As much I wanted to root for them, their inability to solve the case made it hard. Then I got to thinking — why would they even try to solve it? As a journalist, I understand the job of a reporter, and of course, were one to come across a case that they thought they could solve, that’s great. But more likely than not, reporters are following cases and  reporting on them, not solving them themselves. That’s the job of an officer or detective. The journalist aspect story seemed far-fetched, especially by involving a college student. And when Emma and Jimmy wind up failing anyway, it makes the story that much more unfulfilling.

Get Amazon Burning in paperback for $9.74.

Or on your Kindle for $4.99.

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Lost Dr. Seuss Books To Be Released Soon

It’s been more than 20  years since the famed children’s author died, but Dr. Seuss’s (real name: Theodor Geisel) wife and friend will be releasing some of his recently discovered lost manuscripts as soon as this summer.

According to The Wall Street Journalthe author’s wife and former secretary found the manuscripts in Geisel’s office, complete with some black-and-white illustrations, in 2013. The first release will be What Pet Should I Get, due out on July 28th. The book includes characters from Seuss’s One Fish Two Fish Red Fish Blue Fish.

At least another two books are expected, but publishers have not announced dates or titles.

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Movie vs. Book: Fifty Shades of Grey

Contributed by: Christine Anderson

“More” is a word that echoes so much through the book Fifty Shades of Grey and its film adaptation. Fifty Shades follows the journey of a young, naïve college student named Anastasia Steele, who’s on the verge of graduation and starting a new life. Instead of typical post-grad problems, Ana stumbles into a man and a relationship that prove more daunting than finding a job. Christian Grey beguiles Ana. He is immensely attractive, and for the first time in her life, she wants to be kissed. In fact, she wants “more” with him. But falling in love isn’t always “hearts and flowers,” and Christian isn’t your typical boyfriend. He’s a well-known, billionaire CEO whose lifestyle is bizarre, scary and confusing.

The story isn’t just “mommy eroticism” as some have speculated. If the story were solely about a dominant/submissive relationship, it would not have the worldwide acclaim and support it has today. The story shows that love isn’t always simple. It isn’t always about making easy choices. You have to ask yourself what you are willing to change, give up, perhaps even open yourself up to for the person you love.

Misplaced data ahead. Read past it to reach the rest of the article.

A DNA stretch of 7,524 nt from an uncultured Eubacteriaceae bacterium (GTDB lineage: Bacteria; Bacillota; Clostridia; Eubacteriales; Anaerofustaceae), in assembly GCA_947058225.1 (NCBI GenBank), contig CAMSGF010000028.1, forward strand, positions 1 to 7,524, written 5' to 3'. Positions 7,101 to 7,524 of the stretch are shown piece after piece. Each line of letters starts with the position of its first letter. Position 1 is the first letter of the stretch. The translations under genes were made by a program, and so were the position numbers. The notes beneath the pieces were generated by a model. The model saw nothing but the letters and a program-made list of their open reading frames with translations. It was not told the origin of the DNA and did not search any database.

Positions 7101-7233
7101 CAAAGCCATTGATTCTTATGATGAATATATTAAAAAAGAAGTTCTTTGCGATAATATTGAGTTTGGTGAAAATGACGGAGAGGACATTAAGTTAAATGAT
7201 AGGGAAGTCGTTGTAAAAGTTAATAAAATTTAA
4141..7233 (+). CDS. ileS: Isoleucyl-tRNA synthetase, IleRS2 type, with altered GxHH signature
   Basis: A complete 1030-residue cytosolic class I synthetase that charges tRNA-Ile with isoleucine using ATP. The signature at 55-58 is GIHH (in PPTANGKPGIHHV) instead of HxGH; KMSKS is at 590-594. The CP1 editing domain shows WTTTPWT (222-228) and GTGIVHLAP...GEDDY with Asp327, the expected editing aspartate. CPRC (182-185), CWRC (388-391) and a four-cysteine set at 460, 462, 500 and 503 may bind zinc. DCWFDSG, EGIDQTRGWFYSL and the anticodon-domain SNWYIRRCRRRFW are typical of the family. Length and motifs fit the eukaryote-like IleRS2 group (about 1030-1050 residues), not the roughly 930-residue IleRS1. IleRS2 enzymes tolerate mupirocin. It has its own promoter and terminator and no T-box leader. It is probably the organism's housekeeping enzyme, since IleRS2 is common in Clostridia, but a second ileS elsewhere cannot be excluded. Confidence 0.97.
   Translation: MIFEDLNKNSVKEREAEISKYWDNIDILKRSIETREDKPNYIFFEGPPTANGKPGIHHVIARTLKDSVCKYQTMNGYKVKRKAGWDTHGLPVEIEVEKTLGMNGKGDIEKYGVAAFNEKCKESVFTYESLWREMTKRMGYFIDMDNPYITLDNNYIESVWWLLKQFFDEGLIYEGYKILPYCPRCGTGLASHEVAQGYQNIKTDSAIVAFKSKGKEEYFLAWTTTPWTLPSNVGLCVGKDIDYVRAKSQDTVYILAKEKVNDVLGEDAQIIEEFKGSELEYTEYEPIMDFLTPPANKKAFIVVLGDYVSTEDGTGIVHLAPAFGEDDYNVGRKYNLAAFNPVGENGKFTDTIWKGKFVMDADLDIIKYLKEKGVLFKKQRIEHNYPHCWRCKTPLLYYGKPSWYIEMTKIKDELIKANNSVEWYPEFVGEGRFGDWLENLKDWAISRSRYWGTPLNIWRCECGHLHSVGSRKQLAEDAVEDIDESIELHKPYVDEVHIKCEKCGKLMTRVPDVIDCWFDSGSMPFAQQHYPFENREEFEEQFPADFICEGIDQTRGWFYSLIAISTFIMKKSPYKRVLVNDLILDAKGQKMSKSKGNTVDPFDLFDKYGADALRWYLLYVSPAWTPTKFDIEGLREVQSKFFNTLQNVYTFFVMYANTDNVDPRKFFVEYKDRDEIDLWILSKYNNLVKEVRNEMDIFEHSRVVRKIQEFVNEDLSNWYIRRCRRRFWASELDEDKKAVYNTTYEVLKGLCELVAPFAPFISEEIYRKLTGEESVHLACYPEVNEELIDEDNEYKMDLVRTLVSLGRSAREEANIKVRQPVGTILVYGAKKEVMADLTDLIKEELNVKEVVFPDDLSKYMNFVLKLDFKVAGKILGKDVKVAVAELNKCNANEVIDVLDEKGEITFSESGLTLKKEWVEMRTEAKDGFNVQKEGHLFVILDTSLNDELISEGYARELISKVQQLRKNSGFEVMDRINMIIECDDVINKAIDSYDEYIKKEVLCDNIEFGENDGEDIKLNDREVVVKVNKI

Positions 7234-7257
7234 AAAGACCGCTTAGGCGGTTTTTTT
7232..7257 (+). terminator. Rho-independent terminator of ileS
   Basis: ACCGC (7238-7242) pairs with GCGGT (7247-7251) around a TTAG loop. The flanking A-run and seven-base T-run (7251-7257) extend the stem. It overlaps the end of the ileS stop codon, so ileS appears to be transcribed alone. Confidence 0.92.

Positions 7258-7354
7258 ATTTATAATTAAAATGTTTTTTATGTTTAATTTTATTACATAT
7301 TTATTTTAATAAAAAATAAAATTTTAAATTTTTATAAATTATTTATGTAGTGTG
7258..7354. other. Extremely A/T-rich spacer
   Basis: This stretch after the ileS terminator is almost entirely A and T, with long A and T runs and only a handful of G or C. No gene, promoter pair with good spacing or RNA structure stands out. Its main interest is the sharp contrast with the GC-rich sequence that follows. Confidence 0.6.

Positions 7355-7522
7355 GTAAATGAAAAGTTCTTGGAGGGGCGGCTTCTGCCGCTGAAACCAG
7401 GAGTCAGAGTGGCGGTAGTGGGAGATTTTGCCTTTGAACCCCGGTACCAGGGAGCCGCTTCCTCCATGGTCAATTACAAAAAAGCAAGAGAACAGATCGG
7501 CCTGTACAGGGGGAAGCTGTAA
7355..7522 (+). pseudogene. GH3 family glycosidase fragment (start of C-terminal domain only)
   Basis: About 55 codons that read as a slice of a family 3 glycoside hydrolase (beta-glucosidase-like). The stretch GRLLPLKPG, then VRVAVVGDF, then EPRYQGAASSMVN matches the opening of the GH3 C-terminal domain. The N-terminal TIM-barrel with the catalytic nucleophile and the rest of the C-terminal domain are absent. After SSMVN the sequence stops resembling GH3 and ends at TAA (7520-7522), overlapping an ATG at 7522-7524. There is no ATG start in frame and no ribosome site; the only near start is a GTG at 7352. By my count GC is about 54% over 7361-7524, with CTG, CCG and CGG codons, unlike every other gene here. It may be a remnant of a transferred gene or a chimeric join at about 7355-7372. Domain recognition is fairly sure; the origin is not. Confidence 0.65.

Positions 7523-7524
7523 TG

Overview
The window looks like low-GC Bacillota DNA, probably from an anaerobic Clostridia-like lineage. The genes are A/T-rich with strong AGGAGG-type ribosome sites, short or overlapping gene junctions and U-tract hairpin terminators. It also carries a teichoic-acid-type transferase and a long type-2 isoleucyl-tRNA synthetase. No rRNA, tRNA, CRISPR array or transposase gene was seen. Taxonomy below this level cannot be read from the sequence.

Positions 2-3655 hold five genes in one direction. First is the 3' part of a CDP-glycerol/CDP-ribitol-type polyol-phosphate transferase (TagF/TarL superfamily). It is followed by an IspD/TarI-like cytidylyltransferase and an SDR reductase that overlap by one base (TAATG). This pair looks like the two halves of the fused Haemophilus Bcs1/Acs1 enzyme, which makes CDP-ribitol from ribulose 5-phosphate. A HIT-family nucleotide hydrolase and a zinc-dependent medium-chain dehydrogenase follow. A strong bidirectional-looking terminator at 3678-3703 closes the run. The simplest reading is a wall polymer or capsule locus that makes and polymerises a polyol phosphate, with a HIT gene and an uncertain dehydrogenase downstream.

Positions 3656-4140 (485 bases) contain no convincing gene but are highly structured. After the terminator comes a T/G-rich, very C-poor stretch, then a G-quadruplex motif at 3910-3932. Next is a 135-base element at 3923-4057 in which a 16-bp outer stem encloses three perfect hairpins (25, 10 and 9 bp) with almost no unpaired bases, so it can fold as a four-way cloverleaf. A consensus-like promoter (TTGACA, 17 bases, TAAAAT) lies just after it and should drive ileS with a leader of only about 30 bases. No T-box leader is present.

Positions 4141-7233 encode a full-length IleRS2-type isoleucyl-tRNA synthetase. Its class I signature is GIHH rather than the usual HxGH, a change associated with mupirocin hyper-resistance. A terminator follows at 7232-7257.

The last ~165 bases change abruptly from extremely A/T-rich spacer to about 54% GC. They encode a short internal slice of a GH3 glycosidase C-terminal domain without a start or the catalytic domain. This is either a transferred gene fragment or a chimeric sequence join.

With a phenomena like Fifty Shades of Grey and the controversy and awe that goes with it, the next step — naturally — is a film adaption. But this isn’t your typical screenplay transformation. This project had the possibility to be a lose-lose scenario when you consider the disappointment dedicated fans could potentially face if the movie was not handled properly, as well as the countless moral, religious, judgmental groups that would be chomping at the bit to condone its very existence. As an educated Fifty Shades fan, I consider the film a tremendous success.

While significantly trimmed down from the book, the movie says so much more than the dialogue on screen, speaking volumes about the story and the relationship between Christian and Ana by not speaking at all. Jamie Dornan proves a master of the closed-off, guarded Christian Grey, conveying pages of dialogue with a series of looks. Christian Grey, at his center, is an often unreadable persona. Reactions of a “lack of chemistry” between the stars demonstrate the lack of understanding that comes from knowing the character of Christian Grey. This is a man who doesn’t understand love. He’s damaged and broken. Key components and quotes from the book were not left out, and fans should feel very satisfied.

As both a fan of the series and someone who understands the moviemakers’ desire for a large profit, the ending was perfection. You are not meant to feel at peace after this movie because that’s not how their story is. It’s wrapped in ups and downs and a lot of layers and this movie needed to set the stage for everything that comes down the line, and it did that perfectly. The movie is witty, and Dakota Johnson (Ana/Anastasia Steele) was perfect for the role. She brought comedic timing to an often dark story and lightened the mood many times. Jamie Dornan brings Christian to life. He is the perfect combination of steely and endearing. Fifty Shades of Grey was made for the fans, and that shows. If you know the story you can’t help but love this movie. People will judge what they do not understand. I never imagined I’d be a part of something so doused in controversy, but I am extremely hopeful that reviews like this take the stigma and the shame out of this story that shows love isn’t always black and white; sometimes it’s grey and on even rarer occasions it’s “fifty shades” of grey.

Get Fifty Shades of Grey in paperback for $8.97.

Or on your Kindle for $2.99.

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‘Casual Vacancy’ Lingerie Shop Causing Controversy

It wasn’t too long ago that I reported J.K. Rowling’s first adult book, The Casual Vacancy, was being adapted into a BBC miniseries, set to air in the U.S. in the next few months. It seems that the miniseries is now causing a bit of an uproar in a small English town.

According to Entertainment Weekly, a lingerie shop was built for the set of The Casual Vacancy in Painswick. The Casual Vacancy centers around a parish council, and now people in the village of Painswick are making complaints to their actual parish council about the lingerie shop, as Megan Daley explains:

“They complained about it at the local parish council meeting,” the show’s director, Jonny Campbell, told The Telegraph at a screening of the first episode at BAFTA. “They said it was a disgrace on the one hand, but on the other a couple of little old ladies with white hair came walking past, looking in the window, and said ‘we’ve already got all that stuff.’

Not going to lie…kind of love this story.